#3; Tue, 18 Dec 2007 17:49:00 GMT
    • Thanks for your reply. I am at the early stages of the ortho work. I still have to go get a molding done. My ortho said that I will probably need surgery on my jaw to correct the alignment. My teeth are overcrowded, I have an overbite and a very narrow and high arched palate. She says that if I only get braces it won't fix the jaw problem - it will only make my smile nicer. What is FJO?

      FJO is Functional Jaw Orthotics - there are different types of orthotics or oral appliances that can reposition the jaw and possibly eliminate the need for surgery.

      #4; Tue, 18 Dec 2007 17:50:00 GMT
    • Hi Miara,

      What type of surgery did you have? HOw long did it take? How long was the recovery period? Were you in a lot of pain right after the surgery - if yes, for how long? Did the surgery change your face shape? Are you happy with the results?

      Hearing from you definitely made me more optimistic.

      #5; Tue, 18 Dec 2007 17:51:00 GMT
    • Hi Miara,

      What type of surgery did you have? HOw long did it take? How long was the recovery period? Were you in a lot of pain right after the surgery - if yes, for how long? Did the surgery change your face shape? Are you happy with the results?

      Hearing from you definitely made me more optimistic.

      Okay, here's a really long message... :)

      I had a surgery called "mandibular ramus sagittal split osteotomy". It is a surgery in which the surgeons move your lower jaw forward and possibly to left or right if it's crooked; mine was just forward. The surgery took about 3 hours and I was under general anaesthesia.

      After the surgery, I had lots of swelling (more than average) and I looked just like one of the characters of Peanuts! The swelling went down after about a week. I got pain medicine and liquids through an iv the first day, and the second day I could already start drinking myself and swallowing pills. I did not have much pain during the whole time.

      Most people will also have numbness in their lower jaw and lower lip after the surgery because a nerve in the lower jaw will be slightly stretched during the surgery. However, I did not have any, so I cannot tell you what that's like. Most of the time the feeling slowly returns a few weeks after the surgery, but there is a small chance that a small (usually a round area in the middle of the chin) remains permanently somewhat numb, but most people don't consider it a problem and get used to it very quickly.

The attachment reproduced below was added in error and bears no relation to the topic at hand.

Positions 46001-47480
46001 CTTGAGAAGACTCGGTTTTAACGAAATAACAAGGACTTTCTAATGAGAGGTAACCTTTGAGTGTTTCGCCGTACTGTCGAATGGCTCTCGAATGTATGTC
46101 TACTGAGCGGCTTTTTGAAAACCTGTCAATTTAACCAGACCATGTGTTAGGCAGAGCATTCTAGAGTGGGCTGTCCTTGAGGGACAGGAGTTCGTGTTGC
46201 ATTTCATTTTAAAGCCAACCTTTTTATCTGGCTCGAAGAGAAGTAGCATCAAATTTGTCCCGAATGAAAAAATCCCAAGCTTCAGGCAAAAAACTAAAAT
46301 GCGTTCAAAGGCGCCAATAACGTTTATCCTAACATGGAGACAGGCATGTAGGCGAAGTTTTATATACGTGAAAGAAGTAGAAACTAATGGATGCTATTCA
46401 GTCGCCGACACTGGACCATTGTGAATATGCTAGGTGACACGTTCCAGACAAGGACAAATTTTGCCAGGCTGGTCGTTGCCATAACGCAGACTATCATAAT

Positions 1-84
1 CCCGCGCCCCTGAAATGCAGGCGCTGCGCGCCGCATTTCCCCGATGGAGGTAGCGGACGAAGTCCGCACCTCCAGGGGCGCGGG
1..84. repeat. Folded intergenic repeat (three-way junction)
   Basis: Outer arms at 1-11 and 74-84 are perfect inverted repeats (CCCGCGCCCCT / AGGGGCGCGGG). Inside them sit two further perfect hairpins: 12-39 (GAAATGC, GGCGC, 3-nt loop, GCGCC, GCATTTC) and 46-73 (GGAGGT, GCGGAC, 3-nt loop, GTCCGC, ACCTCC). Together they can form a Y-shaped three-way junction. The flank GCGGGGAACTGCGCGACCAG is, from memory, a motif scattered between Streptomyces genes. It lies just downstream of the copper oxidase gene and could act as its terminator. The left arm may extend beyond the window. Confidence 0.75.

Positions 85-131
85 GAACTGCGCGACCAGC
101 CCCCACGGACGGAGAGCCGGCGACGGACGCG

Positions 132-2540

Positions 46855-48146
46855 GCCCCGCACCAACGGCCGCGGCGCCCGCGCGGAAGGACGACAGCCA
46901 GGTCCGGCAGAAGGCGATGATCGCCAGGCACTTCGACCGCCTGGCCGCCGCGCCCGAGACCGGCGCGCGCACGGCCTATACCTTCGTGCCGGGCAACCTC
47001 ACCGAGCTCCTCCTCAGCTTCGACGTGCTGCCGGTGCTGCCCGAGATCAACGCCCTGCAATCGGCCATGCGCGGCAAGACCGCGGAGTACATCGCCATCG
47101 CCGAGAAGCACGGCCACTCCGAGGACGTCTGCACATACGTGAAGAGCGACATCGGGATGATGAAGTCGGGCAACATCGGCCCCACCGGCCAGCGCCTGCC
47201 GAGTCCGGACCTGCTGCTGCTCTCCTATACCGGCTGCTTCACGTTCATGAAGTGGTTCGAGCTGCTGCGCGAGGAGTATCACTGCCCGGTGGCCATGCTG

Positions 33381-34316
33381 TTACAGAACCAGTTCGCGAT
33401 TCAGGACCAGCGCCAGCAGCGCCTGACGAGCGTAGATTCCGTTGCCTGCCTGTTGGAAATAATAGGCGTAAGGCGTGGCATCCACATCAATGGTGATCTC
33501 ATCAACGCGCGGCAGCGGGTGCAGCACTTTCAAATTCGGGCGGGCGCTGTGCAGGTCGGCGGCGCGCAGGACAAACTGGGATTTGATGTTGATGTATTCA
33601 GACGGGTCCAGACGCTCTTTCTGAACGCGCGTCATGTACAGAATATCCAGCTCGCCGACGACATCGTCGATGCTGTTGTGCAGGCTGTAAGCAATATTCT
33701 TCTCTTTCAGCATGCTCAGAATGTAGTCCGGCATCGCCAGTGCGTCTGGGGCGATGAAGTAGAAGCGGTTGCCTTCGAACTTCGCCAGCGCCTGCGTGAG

Most patients will not be wired shut, but will have three small titanium screws on both sides of the lower jaw (which can be removed at some point if necessary). I was on a liquids/soft foods diet for a month and then I could eat soft chewables for 2 weeks. After 6 weeks, you can start slowly eating normally again. (I'm just starting now).

      I got one month sick leave after the surgery, but felt good enough to go back to uni after 2,5 weeks. As I mentioned earlier, I have not had headaches after the surgery. (Before the surgery I had a terrible headache 4 to 5 times a week on average.) However, the complete recovery time is about 6 months to 1 year after this type of surgery (bonegrowth, joints re-adjusting, getting used to new bite etc.).

      My lower jaw looks slightly more forward, so it looks nicer than it used to, but other than that the shape of my face did not really change. And I look at it in the mirror probably about ten times a day :)

      I might also add that if you'll have surgery, I strongly recommend that you'll have a maxillofacial surgeon operate, not a plastic surgeon (who also sometimes do them), because this type of surgery requires expertise knowledge of the nerves in lower jaw in order to avoid damaging them permanently.

      I have still about 2 months of treatment left ("finishing touches" with braces), after which I will get my braces taken off, and I am looking forward to that. :) Just in time for my summer holiday.

      #6; Tue, 18 Dec 2007 17:53:00 GMT